Developmentally (at 3 months of age) he was smiling, had visual fixation and was supporting his head. He was thriving well on breast feeding. His physical exam showed an alert, normocephalic infant with no dysmorphism. His heart, chest and abdomen exam was normal. On neurologic examination he was fixing and following in the horizontal plane, had normal muscle power, and preserved deep tendon reflexes throughout with good tone. Sensory exam is grossly intact. Moro reflex was symmetric. He was seizure free on phenobarbital, levetiracetam, pyridoxine and pyridoxal 5’-phosphate. Follow up at age 6 month showed continued normal development he is able to sit unsupported, laugh, and has good interaction with the examiner.

Discussion

The rare disorder of pyridoxamine phosphate oxidase deficiency results in blocking of the conversion of pyridoxine and pyridoxamine phosphate into the only active cofactor pyridoxal 5’ phosphate; the resulting encephalopathy and intractable seizures are expected to respond only to replacement with pyridoxal 5’-phosphate, since supplementation with high dose pyridoxine does not overcome the PNPO deficiency. As a matter of fact, the very lack of response to pyridoxine is one of the diagnostic clues for suspecting PNPO deficiency. A previous case of partial responsiveness to pyridoxine in PNPO deficiency was reported by Pearl et al, but the response was not sustained beyond 6 weeks, while our case had full control as well as an age appropriate neurodevelopmental exam at 3 and 6 months of age. They speculate that their patients mutation (c.325G>A p.G118 R) may retain some oxidation activity of pyridoxine activity [1]. In a large series by Mills et al, 8 of 13 cases of PNPO deficiency presenting with seizures before 3 months of age had a dramatic response to pyridoxine [2]. Expression studies on different genotypes in their series appear to support the notion that certain PNPO mutations may retain some oxidation activity as speculated by Pearl et al. [1]. Plecko et al. reported 9 cases of PNPO deficiency with partial or full responsiveness to pyridoxine. Plecko et al. have previously described PNPO patients as typically resistant to pyridoxine, a notion that is now evidently challenged [3].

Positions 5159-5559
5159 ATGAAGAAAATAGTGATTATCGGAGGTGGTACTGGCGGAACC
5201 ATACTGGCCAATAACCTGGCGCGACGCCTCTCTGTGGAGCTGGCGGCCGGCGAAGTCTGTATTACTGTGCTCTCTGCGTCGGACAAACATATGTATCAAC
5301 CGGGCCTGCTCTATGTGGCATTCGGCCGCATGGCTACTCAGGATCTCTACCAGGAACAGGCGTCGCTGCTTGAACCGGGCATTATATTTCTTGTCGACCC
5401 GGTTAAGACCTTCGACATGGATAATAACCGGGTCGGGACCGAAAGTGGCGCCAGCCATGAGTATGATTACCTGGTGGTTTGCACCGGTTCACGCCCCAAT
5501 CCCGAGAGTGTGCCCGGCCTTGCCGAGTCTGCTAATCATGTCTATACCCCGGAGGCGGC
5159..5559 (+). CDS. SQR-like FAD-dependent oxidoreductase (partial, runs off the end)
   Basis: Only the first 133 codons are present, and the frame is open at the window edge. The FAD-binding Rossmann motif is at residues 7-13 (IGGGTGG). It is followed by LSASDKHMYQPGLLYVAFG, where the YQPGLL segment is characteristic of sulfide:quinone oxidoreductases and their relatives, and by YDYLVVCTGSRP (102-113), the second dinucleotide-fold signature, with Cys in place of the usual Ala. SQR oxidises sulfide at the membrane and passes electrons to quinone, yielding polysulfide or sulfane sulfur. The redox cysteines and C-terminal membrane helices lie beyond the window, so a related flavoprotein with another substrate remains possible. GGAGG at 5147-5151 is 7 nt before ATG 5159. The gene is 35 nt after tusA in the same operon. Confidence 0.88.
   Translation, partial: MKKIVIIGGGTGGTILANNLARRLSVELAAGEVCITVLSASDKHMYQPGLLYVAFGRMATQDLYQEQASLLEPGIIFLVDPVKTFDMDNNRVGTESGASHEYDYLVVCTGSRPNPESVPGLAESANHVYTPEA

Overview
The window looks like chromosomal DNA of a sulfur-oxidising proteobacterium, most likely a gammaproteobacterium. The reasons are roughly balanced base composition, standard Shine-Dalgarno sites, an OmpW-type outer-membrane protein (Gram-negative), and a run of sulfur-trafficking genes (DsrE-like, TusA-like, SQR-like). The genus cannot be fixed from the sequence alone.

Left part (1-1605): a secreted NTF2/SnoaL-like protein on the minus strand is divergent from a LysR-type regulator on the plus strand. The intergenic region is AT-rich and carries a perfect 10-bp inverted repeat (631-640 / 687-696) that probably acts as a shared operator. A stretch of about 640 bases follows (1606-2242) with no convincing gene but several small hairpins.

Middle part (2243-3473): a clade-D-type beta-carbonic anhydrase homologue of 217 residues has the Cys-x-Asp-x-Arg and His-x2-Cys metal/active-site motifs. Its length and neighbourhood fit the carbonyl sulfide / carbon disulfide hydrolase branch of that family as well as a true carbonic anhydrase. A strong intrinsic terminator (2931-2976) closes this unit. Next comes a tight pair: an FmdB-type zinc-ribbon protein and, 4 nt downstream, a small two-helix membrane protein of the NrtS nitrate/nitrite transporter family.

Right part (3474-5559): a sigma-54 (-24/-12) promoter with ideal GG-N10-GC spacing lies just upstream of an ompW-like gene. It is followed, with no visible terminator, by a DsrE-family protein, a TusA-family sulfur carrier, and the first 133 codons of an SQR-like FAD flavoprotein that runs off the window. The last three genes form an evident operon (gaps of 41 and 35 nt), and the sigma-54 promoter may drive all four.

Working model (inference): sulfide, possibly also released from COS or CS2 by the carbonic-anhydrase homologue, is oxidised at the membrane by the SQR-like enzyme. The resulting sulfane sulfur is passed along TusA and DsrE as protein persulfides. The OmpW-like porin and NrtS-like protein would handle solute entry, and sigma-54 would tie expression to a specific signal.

Our case is another example supporting the observation of pyridoxine responsiveness in PNPO deficiency and argues in favor of keeping pyridoxine empiric therapy on the frontline of therapeutic interventions in neonates and infants below 3 months of age with intractable seizures and encephalopathy as opposed to the proposition of exclusive challenge with pyridoxal 5’-phosphate as an only first line treatment in intractable neonatal seizures [4]. This is particularly important when considering that some patients were observed to have worsening of their seizures when switched from pyridoxine to pyridoxal 5’-phosphate in the series by Mills et al. [2]. We hence suggest that pyridoxine should remain the first line treatment in intractable neonatal/infantile seizures with addition of pyridoxal 5’-phosphate in the case of no or incomplete response. Moreover, PNPO mutation testing should be pursued despite responsiveness to pyridoxine when ALDH7A1 genetic studies are not supportive of pyridoxine responsive seizures. Finally, the normal neurodevelopmental outcome of our case compared to the deceased sibling (presumed to have been a missed case of PNPO deficiency) emphasizes the importance of early empiric therapy in cases of intractable neonatal seizures and encephalopathy.

Conclusions

Early recognition and treatment of cofactor intractable neonatal seizures should include empiric treatment with pyridoxine as a first line with add on pyridoxal 5 phosphate for incomplete or absent seizure control. Genetic confirmation should pursue both entities to enable informed long term treatment decision and genetic counseling.

References

  1. Pearl PL, Hyland K, Chiles J, McGavin CL, Yu Y, et al. (2013) Partial Pyridoxine Responsiveness in PNPO Deficiency. JIMD Rep 9: 139-142.

  2. Mills PB, Camuzeaux SS, Footitt EJ, Mills KA, Gissen P, et al. (2014) Epilepsy due to PNPO mutations: genotype, environment and treatment affect presentation and outcome. Brain 137(Pt 5): 1350-1360.
  3. Plecko B, Paul K, Mills P, Clayton P, Paschke E, et al. (2014) Pyridoxine responsiveness in novel mutations of the PNPO gene. Neurology 82(16): 1425-1433. 
  4. Plecko B, Stöckler S (2009) Vitamin B6 dependent seizures. Can J Neurol Sci 36(Suppl 2): S73-S77.